National surveys have shown obesity rates to have an inverse relationship to active transportation (e.g., walking, biking, etc.) compared to passive transportation (e.g., driving, bussing, train, etc.). (6) Countries where active transportation is higher, obesity rates are lower. For example, 16 European countries — Albania, Austria, Bulgaria, Czech Republic, Croatia, England, Finland, France, Hungary, Ireland, Italy, Latvia, Poland, Romania, Spain, and Sweden — have an average obesity rate of 12.8 percent among adults. Each year, Europeans traverse 3.2 times more distance via active transportation than Americans. (7)
Although BarBend‘s survey suggests that Americans will opt for passive means of transportation, choosing to walk rather than drive when feasible could dent the USA’s obesity trajectory.
Benefits of Walking
Walking is “a year-round, readily repeatable, self-reinforcing, habit-forming activity” and is considered a “main option” for promoting more physical activity for otherwise sedentary communities, per Sports Medicine. (8) Aside from unique cases among those injured or otherwise physically frail, walking requires no equipment, specific skills, or particular venue to perform. It can be effective at accelerating one’s heart rate to 70 percent of their maximum. Walking for just six minutes at a non-leisurely pace can elevate one’s heart rate within three percent of that threshold. (9)
For individuals, walking can lower their risk of heart disease, reduce their anxiety and tension, improve their cholesterol profile, and help with weight loss when performed consistently. (10) For the national population, increasing the amount of walking each day can reduce rates of chronic disease and relieve some pressure of rising health care costs. (11)
Take a Walk
Of course, there can often be factors outside your control when attempting to get your steps in each day. Perhaps the weather creates many hurdles, or you have to carry items that are too heavy. But when walking or driving to a destination is feasible, maybe you should opt for your walking shoes rather than your car keys. Those steps add up over time to a healthier lifestyle long-term.
- Google Surveys; October 2021; 3,394 respondents; Ages 18+; Survey Methodology)
- Obuchi, S. P., Kawai, H., Garbalosa, J. C., Nishida, K., & Murakawa, K. (2021). Walking is regulated by environmental temperature. Scientific reports, 11(1), 12136. https://doi.org/10.1038/s41598-021-91633-1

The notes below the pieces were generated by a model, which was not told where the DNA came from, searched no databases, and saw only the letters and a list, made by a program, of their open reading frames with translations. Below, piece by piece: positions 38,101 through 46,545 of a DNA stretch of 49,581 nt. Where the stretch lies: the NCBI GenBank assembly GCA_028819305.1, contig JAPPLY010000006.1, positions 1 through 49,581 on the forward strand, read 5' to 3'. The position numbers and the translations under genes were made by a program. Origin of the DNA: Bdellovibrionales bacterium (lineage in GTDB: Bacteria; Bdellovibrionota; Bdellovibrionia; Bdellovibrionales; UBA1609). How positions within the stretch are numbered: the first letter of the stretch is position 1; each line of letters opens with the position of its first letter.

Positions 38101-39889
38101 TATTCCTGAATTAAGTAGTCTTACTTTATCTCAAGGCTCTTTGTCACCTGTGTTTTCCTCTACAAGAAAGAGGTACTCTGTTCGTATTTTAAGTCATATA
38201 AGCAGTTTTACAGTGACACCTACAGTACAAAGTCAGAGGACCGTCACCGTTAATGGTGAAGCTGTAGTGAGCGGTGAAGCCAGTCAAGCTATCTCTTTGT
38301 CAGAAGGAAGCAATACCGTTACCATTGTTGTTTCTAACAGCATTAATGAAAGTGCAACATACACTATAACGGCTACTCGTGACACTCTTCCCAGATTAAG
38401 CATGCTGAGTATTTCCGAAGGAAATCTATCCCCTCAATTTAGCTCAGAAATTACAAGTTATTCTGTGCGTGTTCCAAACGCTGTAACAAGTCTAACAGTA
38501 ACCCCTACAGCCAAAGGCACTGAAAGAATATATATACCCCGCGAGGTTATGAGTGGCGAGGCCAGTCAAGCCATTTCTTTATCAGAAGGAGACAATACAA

- Wang, Y., Beydoun, M. A., Min, J., Xue, H., Kaminsky, L. A., & Cheskin, L. J. (2020). Has the prevalence of overweight, obesity and central obesity levelled off in the United States? Trends, patterns, disparities, and future projections for the obesity epidemic. International journal of epidemiology, 49(3), 810–823. https://doi.org/10.1093/ije/dyz273
- Finkelstein, E. A., Khavjou, O. A., Thompson, H., Trogdon, J. G., Pan, L., Sherry, B., & Dietz, W. (2012). Obesity and severe obesity forecasts through 2030. American journal of preventive medicine, 42(6), 563–570. https://doi.org/10.1016/j.amepre.2011.10.026
- Ward, Z. J., Bleich, S. N., Cradock, A. L., Barrett, J. L., Giles, C. M., Flax, C., Long, M. W., & Gortmaker, S. L. (2019). Projected U.S. State-Level Prevalence of Adult Obesity and Severe Obesity. The New England journal of medicine, 381(25), 2440–2450. https://doi.org/10.1056/NEJMsa1909301
- Bassett, D. R., Jr, Pucher, J., Buehler, R., Thompson, D. L., & Crouter, S. E. (2008). Walking, cycling, and obesity rates in Europe, North America, and Australia. Journal of physical activity & health, 5(6), 795–814. https://doi.org/10.1123/jpah.5.6.795
- Gallus, S., Lugo, A., Murisic, B., Bosetti, C., Boffetta, P., & La Vecchia, C. (2015). Overweight and obesity in 16 European countries. European journal of nutrition, 54(5), 679–689. https://doi.org/10.1007/s00394-014-0746-4
- Morris, J. N., & Hardman, A. E. (1997). Walking to health. Sports medicine (Auckland, N.Z.), 23(5), 306–332. https://doi.org/10.2165/00007256-199723050-00004
- Corrêa, F. R., da Silva Alves, M. A., Bianchim, M. S., Crispim de Aquino, A., Guerra, R. L., & Dourado, V. Z. (2013). Heart rate variability during 6-min walk test in adults aged 40 years and older. International journal of sports medicine, 34(2), 111–115. https://doi.org/10.1055/s-0032-1321888
- Rippe, J. M., Ward, A., Porcari, J. P., & Freedson, P. S. (1988). Walking for health and fitness. JAMA, 259(18), 2720–2724.
- Lee, I. M., & Buchner, D. M. (2008). The importance of walking to public health. Medicine and science in sports and exercise, 40(7 Suppl), S512–S518. https://doi.org/10.1249/MSS.0b013e31817c65d0
Feature image via Shutterstock/VanoVasaio